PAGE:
Nancy Hatch, writer of the Spirit Lights the Way weblog (see the Blogroll to the right and down) reminded me in a recent post (http://nrhatch.wordpress.com/2011/03/15/loosening-the-chokehold-on-language/#comment-17452) that I have yet to vent my fury on this video:
It’s Stephen Fry’s response to those of us who are concerned with how language ought to be used. He calls us pedants.
Now, if by pedant, he means that we’re teachers (the etymology of the word), I’ll accept his label. However, I believe that he means the more modern usage of someone who picks at nits in the field in question. Of course, if nits aren’t picked, they become lice, but unfortunately, lousy language fails to make far too many speakers itch.
Fry wonders if we pedants froth with joy about what he calls “verbal freshness.” But look at the examples that he uses. He names uninterested and disinterested as words that we understand, even when a speaker misuses them. A disinterested person is someone who is impartial with regard to a particular subject, while someone who is uninterested merely does not care. That’s a difference worth noting, and it’s indicated by one of two prefixes. If we lose the distinction, we end up needing a lot more verbiage to express our meaning. Or imagine if the members of the Securities and Exchange Commission declared themselves to be uninterested in financial dealings on Wall Street. That would be cause for alarm, whereas a claim to be disinterested makes us merely doubt their veracity. Notice that Fry used two words, sensuous and sensual, that have a similarly important difference in their meaning. He meant both of them and used them correctly. But if we didn’t have those two words with their individual definitions, he would have needed to use many more words to make his point.
He mentions the claim that good grammar indicates intelligence and clarity of thought. Not quite. What the proper usage shows us is that the writer or speaker cares enough about language to look up words to find the right one, edit out errors, and seek the best way to say something. That has nothing to do with how bright the person is, but rather indicates the person’s responsibility.
Of course, poor Bill Shakespeare gets trotted out, as always whenever anyone wishes to defend sloppy language. In this case, Fry is gleeful about how the Bard used nouns as verbs and did many other things with English that would get him into trouble in a pedant’s class. This requires a general and a specific response. In general, as I say in my own classes, any student who can write on the level of Shakespeare may feel free to ignore any number of rules, and I won’t notice. Those who can’t achieve that greatness had better pay attention to good grammar. This kind of argument is the equivalent of a first-year piano student who points out that some great jazz pianist broke rules. Breaking rules is not what makes a writer or a musician great, and those who drool in homage over rule-breaking are missing the years of obedience that the great person had to practice.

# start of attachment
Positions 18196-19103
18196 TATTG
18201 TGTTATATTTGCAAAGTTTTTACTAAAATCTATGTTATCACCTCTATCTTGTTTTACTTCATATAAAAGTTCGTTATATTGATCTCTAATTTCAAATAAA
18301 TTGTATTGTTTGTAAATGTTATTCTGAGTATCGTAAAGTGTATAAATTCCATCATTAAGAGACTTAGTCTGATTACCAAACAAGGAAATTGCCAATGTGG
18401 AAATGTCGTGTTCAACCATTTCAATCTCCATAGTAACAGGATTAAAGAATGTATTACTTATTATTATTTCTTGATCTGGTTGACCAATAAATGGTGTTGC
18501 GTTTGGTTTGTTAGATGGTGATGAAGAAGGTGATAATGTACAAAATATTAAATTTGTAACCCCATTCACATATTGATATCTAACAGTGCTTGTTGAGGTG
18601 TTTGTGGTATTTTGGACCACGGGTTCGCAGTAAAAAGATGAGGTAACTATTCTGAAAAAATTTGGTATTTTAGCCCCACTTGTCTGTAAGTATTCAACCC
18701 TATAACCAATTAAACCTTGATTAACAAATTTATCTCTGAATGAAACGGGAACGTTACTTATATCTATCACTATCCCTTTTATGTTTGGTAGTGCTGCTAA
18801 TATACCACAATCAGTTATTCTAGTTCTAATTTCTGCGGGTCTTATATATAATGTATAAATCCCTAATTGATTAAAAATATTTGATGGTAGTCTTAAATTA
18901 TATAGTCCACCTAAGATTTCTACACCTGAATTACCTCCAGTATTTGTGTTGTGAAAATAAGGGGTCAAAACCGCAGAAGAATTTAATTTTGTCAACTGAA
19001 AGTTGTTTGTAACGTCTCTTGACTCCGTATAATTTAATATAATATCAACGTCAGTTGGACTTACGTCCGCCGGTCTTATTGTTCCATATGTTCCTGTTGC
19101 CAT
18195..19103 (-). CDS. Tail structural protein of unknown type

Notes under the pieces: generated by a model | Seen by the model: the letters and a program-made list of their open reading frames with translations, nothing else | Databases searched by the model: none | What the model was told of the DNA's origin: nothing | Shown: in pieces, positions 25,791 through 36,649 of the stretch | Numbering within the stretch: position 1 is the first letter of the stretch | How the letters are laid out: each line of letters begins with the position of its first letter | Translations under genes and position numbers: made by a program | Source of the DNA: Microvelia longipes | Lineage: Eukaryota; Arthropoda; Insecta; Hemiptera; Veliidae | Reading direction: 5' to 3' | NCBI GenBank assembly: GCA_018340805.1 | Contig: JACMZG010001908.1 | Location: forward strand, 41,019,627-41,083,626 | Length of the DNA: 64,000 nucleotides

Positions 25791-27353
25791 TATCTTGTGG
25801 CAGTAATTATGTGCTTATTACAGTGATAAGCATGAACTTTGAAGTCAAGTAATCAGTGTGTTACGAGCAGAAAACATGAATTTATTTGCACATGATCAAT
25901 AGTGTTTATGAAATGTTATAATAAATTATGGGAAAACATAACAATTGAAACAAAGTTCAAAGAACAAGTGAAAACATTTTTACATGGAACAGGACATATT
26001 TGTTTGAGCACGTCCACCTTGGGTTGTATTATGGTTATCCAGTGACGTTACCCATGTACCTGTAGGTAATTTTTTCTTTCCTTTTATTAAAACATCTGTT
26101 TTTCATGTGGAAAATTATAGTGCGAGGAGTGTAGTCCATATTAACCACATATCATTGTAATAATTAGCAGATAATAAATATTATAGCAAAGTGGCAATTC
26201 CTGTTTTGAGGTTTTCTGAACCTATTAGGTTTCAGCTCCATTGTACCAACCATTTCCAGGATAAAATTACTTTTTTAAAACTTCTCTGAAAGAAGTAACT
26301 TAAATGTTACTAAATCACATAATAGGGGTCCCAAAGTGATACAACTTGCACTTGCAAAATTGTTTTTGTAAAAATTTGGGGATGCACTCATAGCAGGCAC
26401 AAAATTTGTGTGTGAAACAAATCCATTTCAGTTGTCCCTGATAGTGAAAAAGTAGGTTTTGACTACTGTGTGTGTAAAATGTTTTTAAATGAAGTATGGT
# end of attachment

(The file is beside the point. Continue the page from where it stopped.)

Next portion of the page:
But look at an example of the conjugated nouns in common use today. Text is particularly ugly, especially in its attempted past tense form of texted. There is no need for that word as a verb. We’ve been sending messages to each other for a long time. Why do we need to use one word in a lazy way when we aren’t actually doing anything new? Laziness is exactly the problem. If I have my telephone in hand and am typing a message, it can take a moment to find the correct word for my action, but it’s my duty to find that right word. Yes, it takes time to check the dictionary (a good dictionary, not one of the modern permissive examples) for a definition or spelling. Sometimes that pause is just what is needed to get one’s thoughts in order. But why is it that those who whine about having to do a little work are listened to?
Contrary to Fry’s comments, I’m not opposed to playfulness, creativity, or variety in language. I love puns. I have no fundamental objection to the word ain’t. (Double negatives do annoy me, though.) One of the things that I enjoy about the speech of the masters of Southern American English is the rich usage of imagery. Take a phrase like “finer than frog hair.” That’s clever.
Since Fry uses Picasso as another example of someone who joyfully broke rules, I’ll use him as well. What I’m arguing here is that we need Picassos of language, but not Pollocks. Pablo Picasso lived an exuberant life and created brilliant new art, while Jackson Pollock was a drunk who made what looks like a pile of drop cloths.
There is rightness and wrongness in language, contrary to what Fry claims. Would he tolerate a gardener who mowed half of his grass and then walked away? Would he accept a plumber who called having both hot and cold water taps pedantic? Creativity and sloppiness are not the same thing, and I’d be pleased if the advocates for the lazy would fail to act like the ones whom they praise and not get around to tearing down the English language.